Finding deeper meaning in a season of long shadows

Eric Bass performs his signature piece, ‘Autumn Portraits,’ at Sandglass on Nov. 30

PUTNEY — Puppeteer Eric Bass has performed his award-winning “Autumn Portraits” many times over the years. On Saturday, Nov. 30, at 7:30 p.m., he offers a special presentation of his beloved fall classic at the Sandglass Theater on Kimball Hill.

A signature piece for Bass, Sandglass' artistic director, “Autumn Portraits” has been performed for 30 years to great acclaim in theaters and festivals throughout Australia, Europe, Israel, and the United States.

As Sandglass notes on its website, Bass is sole performer in this evening-long puppet-and-mask performance: “He uses autumn as a metaphor for that time of life when one's thoughts turn inward, when we feel the loss of summer warmth.”

The site continues: “Each of these puppet “portraits” presents a moment in one character's existence. Bass says that each of the rod puppets acts out his story in precise and evocative gestures as they meet their pasts, their selves, even their puppet deaths.”

For most of his performance, Bass manipulates the characters in full view of the audience, combining his own craft with traditional Japanese bunraku (dating to 1684) methods of puppetry.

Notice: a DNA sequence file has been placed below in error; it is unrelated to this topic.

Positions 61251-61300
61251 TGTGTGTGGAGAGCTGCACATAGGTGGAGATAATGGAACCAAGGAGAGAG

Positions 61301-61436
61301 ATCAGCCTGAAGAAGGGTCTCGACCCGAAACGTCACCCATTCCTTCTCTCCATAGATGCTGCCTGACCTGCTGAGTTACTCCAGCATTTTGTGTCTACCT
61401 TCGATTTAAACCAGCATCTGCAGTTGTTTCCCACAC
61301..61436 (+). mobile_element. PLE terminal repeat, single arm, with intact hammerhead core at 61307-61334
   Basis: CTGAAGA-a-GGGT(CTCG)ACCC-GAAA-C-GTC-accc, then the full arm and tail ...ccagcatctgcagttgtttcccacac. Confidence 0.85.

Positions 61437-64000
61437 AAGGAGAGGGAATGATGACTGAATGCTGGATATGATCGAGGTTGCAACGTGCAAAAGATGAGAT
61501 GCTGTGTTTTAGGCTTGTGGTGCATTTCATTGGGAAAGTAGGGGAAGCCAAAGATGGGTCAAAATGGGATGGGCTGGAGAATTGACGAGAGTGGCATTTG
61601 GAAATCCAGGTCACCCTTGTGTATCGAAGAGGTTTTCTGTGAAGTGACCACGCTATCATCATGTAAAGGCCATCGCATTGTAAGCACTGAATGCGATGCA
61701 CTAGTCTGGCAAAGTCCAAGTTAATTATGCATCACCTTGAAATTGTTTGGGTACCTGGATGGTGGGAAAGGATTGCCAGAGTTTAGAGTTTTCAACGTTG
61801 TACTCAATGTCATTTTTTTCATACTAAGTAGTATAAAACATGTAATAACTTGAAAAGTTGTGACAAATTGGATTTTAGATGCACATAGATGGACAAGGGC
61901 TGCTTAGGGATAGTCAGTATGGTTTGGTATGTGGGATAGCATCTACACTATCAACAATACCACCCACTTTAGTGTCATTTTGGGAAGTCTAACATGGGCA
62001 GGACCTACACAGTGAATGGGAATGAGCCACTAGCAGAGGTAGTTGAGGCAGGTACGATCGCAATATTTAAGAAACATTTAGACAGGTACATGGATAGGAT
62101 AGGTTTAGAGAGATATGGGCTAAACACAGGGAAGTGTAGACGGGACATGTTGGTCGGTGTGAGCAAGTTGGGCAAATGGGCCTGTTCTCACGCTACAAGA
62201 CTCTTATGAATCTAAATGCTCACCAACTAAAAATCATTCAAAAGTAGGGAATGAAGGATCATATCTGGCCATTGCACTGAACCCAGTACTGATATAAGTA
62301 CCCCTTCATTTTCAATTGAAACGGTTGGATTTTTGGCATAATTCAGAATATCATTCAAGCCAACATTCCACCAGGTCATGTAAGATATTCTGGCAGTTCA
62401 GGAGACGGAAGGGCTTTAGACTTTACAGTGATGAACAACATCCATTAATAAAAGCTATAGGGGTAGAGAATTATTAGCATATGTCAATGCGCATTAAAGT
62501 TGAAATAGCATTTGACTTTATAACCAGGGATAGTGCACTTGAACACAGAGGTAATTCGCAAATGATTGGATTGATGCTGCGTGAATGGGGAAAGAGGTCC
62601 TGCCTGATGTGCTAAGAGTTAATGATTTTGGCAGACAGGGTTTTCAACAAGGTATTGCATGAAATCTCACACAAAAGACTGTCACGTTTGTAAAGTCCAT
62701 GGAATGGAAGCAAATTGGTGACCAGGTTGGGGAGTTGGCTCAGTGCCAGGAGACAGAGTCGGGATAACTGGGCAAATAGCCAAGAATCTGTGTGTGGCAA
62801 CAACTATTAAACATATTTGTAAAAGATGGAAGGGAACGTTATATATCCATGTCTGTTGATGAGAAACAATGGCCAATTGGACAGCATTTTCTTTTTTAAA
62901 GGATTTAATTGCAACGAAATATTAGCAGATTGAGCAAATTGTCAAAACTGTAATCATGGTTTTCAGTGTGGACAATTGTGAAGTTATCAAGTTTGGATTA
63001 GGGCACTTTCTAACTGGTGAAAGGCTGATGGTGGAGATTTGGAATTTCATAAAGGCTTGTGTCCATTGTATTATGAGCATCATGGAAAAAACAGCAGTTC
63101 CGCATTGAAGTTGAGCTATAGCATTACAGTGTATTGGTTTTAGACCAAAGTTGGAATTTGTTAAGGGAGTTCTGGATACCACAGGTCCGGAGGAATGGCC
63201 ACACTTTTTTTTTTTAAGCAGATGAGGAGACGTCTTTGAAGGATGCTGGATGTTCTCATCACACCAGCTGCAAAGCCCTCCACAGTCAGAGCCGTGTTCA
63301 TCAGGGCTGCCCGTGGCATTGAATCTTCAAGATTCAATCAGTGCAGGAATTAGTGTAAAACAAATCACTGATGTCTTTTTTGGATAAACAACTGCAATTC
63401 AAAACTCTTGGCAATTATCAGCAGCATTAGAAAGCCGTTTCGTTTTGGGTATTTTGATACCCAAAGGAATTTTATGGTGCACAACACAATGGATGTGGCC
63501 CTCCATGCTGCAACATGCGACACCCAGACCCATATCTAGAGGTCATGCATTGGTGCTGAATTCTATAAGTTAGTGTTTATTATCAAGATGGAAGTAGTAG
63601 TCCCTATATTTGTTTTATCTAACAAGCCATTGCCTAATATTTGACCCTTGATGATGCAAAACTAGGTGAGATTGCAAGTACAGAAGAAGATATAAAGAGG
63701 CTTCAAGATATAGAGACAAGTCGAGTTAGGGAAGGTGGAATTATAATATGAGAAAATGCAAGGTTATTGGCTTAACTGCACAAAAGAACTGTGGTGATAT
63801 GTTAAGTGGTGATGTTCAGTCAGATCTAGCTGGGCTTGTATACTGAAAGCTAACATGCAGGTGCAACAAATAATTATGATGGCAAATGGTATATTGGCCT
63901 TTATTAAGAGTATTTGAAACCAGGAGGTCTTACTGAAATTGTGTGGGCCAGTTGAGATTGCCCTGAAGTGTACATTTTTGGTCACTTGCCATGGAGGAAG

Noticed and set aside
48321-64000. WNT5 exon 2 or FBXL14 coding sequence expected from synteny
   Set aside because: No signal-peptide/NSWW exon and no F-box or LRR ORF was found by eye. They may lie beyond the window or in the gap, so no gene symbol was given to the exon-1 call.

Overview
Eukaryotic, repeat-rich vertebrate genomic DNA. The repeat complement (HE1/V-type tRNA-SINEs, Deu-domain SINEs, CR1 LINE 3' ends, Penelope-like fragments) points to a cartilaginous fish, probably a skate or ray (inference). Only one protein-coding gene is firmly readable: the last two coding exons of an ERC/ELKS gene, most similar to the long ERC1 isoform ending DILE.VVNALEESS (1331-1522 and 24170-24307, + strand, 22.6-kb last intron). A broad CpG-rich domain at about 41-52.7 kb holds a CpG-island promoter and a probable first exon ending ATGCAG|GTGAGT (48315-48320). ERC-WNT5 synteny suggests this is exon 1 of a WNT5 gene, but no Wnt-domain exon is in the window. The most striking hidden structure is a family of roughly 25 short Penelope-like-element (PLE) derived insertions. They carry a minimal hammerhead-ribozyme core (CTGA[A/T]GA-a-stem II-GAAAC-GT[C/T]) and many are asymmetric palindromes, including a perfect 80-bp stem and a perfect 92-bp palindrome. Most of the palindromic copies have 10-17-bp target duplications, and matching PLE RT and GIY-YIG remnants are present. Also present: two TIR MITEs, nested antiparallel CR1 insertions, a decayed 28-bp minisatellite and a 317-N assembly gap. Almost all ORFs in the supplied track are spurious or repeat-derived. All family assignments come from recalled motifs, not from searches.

“Some are funny, some touching, some bizarre, and all speak to the human experience as only puppets can,” promises

In each of a series of five interlocking vignettes, one puppet character interacts with its manipulator, who might appear as a masked figure or simply a voice from the sky.

While the performance may be enjoyed by older children, “Autumn Portraits” is intended for adult audiences.

“Autumn Portraits” was one of Bass's first shows. He's worked for 30 years as a director, playwright, performer, and mask and puppet maker. In 1982, he founded Sandglass Theater in Munich with his wife, and fellow Sandglass artistic director, Ines Zeller Bass.

The organization later moved to Putney.

Sandglass Theater is associated with the Sandglass Center for Puppetry and Theater Research, a not-for-profit organization. Sandglass Theater is a member of the Network of Ensemble Theaters and the National Performance Network.

As a director, Eric Bass has worked in Australia, Finland, Poland, and the United States. His awards include the Citation of Excellence from Pecs, Hungary; and the First Prize Critics Award for Best Production at the International Festival of Puppetry in Adelaide, Australia.

He says he is always finding more in “Autumn Portraits.”

“There are subtle things one discovers. People who have seen it before sometimes come up to me and say that they liked a certain bit that I hadn't done in it before. I have to tell them that it had been there before, but they hadn't noticed it.

“I recently brought it back to the town in Germany where it had one its very first performances many years ago. I had not performed it there since 1982. For some people it had been 30 years since they had seen it last, for others, they had only heard about the work, and for still others, it was a completely new experience. It was a great time.”

Bass believes that the show is so small and focused that, paradoxically, there is a lot to see.

“I would characterize 'Autumn Portraits' as more a collection of poems than a narrative story. There is not a lot of plot. Instead, there are moments of puppets' experience and coming to live in the world.”

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